Hundreds of fish saved as lake dries up in heatwave

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Fishermen have meticulously saved hundreds of fish from a lake in a French nature reserve which had dried up due to the heatwave.

A team of fish farmers visited the Landes Lake Nature Reserve in Lussat, central France on Thursday to begin a rescue operation for the 600 kg worth of fish which live in the lake.

Landes Lake was given protected status as a nature reserve in 2004 due to its ecological diversity, as more than 940 different species are found in and around it.

However, due to the record breaking heatwave gripping much of Western Europe combined with droughts, the 100 hectare lake has almost entirely dried up, putting the fish at risk.

Temperatures in Paris soared to a record breaking 42.6C on Thursday and a red alert was issued for much of northern France.

In order to save the fish from injury or death, the careful rescue operation was carried out.

The farmers put nets down in the lake before transferring the fish into buckets one at a time.

They were then transported to other lakes nearby with more water.

Landes Lake Nature Reserve conservationist Sebastien Bur said that although this is not the first time they have had to remove fish from the lake due to dangerously low water levels, this year’s weather had been ‘unprecedented’.

He said: ‘Because the water level in the lake is dropping day after day, the local authorities and the team at the nature reserve wanted to save, to protect, the fish in this lake.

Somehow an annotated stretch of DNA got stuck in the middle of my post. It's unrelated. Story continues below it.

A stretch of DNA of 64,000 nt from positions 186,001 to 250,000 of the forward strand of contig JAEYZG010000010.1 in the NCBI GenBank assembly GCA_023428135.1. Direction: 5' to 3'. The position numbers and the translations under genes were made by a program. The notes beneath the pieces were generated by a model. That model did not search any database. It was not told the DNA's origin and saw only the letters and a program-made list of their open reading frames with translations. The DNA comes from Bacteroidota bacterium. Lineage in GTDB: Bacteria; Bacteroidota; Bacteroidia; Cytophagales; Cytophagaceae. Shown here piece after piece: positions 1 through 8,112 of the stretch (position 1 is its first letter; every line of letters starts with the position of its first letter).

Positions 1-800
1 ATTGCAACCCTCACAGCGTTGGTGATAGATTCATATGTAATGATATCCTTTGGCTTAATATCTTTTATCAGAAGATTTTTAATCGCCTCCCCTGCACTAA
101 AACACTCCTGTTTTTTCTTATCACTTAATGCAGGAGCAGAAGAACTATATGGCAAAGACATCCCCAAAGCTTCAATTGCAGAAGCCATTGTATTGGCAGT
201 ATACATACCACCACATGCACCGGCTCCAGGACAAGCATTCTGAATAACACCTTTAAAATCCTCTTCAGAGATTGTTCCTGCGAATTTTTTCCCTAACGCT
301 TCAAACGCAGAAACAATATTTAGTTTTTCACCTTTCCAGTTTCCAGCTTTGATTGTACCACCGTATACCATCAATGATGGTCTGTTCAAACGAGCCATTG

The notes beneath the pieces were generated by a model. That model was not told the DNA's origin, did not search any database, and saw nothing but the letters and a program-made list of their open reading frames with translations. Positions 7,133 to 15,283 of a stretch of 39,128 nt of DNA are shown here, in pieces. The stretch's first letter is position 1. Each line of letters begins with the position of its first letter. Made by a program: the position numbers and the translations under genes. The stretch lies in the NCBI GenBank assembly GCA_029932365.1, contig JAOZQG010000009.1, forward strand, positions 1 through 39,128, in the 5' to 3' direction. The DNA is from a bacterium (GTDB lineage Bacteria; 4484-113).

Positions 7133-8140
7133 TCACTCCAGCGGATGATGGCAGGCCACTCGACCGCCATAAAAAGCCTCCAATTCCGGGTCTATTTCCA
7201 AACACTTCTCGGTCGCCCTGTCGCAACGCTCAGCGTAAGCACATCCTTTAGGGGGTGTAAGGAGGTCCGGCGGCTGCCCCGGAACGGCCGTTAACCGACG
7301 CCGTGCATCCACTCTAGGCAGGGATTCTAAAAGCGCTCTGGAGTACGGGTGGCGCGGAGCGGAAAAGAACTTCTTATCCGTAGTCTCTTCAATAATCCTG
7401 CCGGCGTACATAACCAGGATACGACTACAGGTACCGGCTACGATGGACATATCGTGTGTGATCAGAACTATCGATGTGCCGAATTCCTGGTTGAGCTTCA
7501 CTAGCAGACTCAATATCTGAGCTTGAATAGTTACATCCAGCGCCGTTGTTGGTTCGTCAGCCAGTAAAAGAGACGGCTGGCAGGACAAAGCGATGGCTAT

‘So regularly we and our partners, a fish farmer from the local Creuse region, carry out a procedure to save the fish and remove them, with a meticulous fishing operation using a net and then taking them to other lakes where there’s a bit more water.

‘That’s enabled us to save 600 kilograms of fish which otherwise would have suffered because of the drop in water level, or even died.’

As well as the heatwave, the damage to the lake has been increased by the ongoing drought which has caused one of the the driest French summers in 150 years.

Conservationists are now concerned that these operations will be needed more frequently due to climate change.

Mr Bur added: ‘This drought is exceptional, it’s unprecedented both because of the lack of rain, really the lack of water was noticeable in the spring, and also because of the high temperatures since the end of June.

‘It’s completely exceptional. We have heatwaves at the end of the summer, regularly, maybe more frequently, though I’m not in a position to confirm that sort of thing, but the climate change projections give the impression that it’s more and more likely that this phenomenon will reoccur.’

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